Florida Court Records Search
The Florida State Archives have microfilm copies of lots of county records and certain county records belonging to higher appeals courts. You can also obtain copies of Florida court records by contacting the office of the clerk in the county where the case was heard.
Florida Supreme Court Administrative Order permits the viewing of case records presented for the convenience of the residents of Florida on the internet. Before this upgrade took place, people were unable to simply view public records as they liked, they had to visit the Justice Center. The official online site allows you to view case records as a party to a case, a registered user, or simply as a member of the anonymous public.
If you are going to view the documents as anonymous, you do not need any registration in order to access images of redacted records, court dockets, and indexes.
You can view these images as a registered member if you are not an attorney on record nor a party to the case.
You can view the images as a party to case if you hold the authority to view the records as an employee of the business involved in the case, or an officer.
The Florida Court Clerk’s Office makes it their duty to make sure that information which is sealed confidential or sensitive should remain a top priority. Because of this, it may be important that you hand in a Viewable on Request paper before you release any documents.
Official Florida Court Records
You can also obtain copies of Florida court records from the Family History Library of Florida. All you have to do is search by county.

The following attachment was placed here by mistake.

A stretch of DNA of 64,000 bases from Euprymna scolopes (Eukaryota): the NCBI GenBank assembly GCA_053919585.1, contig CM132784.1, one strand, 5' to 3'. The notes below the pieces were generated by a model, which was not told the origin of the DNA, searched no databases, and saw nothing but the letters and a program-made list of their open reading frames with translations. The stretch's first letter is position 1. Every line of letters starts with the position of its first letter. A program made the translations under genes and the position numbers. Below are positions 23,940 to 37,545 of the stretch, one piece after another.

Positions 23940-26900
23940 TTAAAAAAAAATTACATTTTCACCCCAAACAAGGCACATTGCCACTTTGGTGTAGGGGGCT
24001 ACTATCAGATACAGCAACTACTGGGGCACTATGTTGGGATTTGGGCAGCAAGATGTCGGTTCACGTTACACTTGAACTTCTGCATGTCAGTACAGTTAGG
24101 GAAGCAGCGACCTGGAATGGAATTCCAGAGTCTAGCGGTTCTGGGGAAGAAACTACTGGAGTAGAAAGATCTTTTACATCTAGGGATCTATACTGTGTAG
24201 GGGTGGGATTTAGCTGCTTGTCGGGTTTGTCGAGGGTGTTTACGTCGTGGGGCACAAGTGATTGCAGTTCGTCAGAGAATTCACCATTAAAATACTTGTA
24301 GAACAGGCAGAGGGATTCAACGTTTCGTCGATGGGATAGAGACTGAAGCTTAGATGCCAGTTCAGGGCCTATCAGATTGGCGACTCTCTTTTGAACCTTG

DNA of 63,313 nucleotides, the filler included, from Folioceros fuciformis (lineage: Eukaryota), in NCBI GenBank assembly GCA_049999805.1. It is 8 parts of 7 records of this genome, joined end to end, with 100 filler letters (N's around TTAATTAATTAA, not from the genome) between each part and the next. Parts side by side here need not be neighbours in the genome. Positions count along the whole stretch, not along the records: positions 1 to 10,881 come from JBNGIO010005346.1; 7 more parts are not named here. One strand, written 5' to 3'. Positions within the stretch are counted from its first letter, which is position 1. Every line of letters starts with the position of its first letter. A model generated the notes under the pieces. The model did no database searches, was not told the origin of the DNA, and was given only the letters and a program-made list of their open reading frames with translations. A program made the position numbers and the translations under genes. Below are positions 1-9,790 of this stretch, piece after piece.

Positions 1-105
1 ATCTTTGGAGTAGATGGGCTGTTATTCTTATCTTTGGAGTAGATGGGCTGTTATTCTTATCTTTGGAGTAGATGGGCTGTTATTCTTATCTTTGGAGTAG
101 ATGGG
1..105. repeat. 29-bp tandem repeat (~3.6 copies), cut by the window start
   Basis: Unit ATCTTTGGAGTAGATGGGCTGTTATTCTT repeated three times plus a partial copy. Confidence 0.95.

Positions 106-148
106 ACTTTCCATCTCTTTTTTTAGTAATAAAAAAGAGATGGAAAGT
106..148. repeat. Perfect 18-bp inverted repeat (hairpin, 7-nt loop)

Courts in Florida keep records that hold great genealogical value. Most of these courts came into being around the 1800s.
From 1887 till present day, all records of criminal cases that were ruled not punishable by a capital punishment are held by Criminal Courts.
From 1822 till present day, county court judges store probate, guardianship, administration, and marriage records in the County Courts.
From 1821 till present day, every county had jurisdiction on felonies, guardianship, equity, probate and civil cases.
From 1915 till present day, all counties that have more than 100,000 citizens have civil courts replacing and taking over responsibilities of county courts.
You can find information on the individual courts of Florida, and where they hold jurisdiction at http://www.flcourts.org. If you want to send in a request or check their contact details so that you can request a copy of the Florida court records case you are looking for, in person, you will find it in the Court Locations section. Each page of the court links you to the Clerk’s Office but there is no direct application that you can fill for your request of a copy of the record.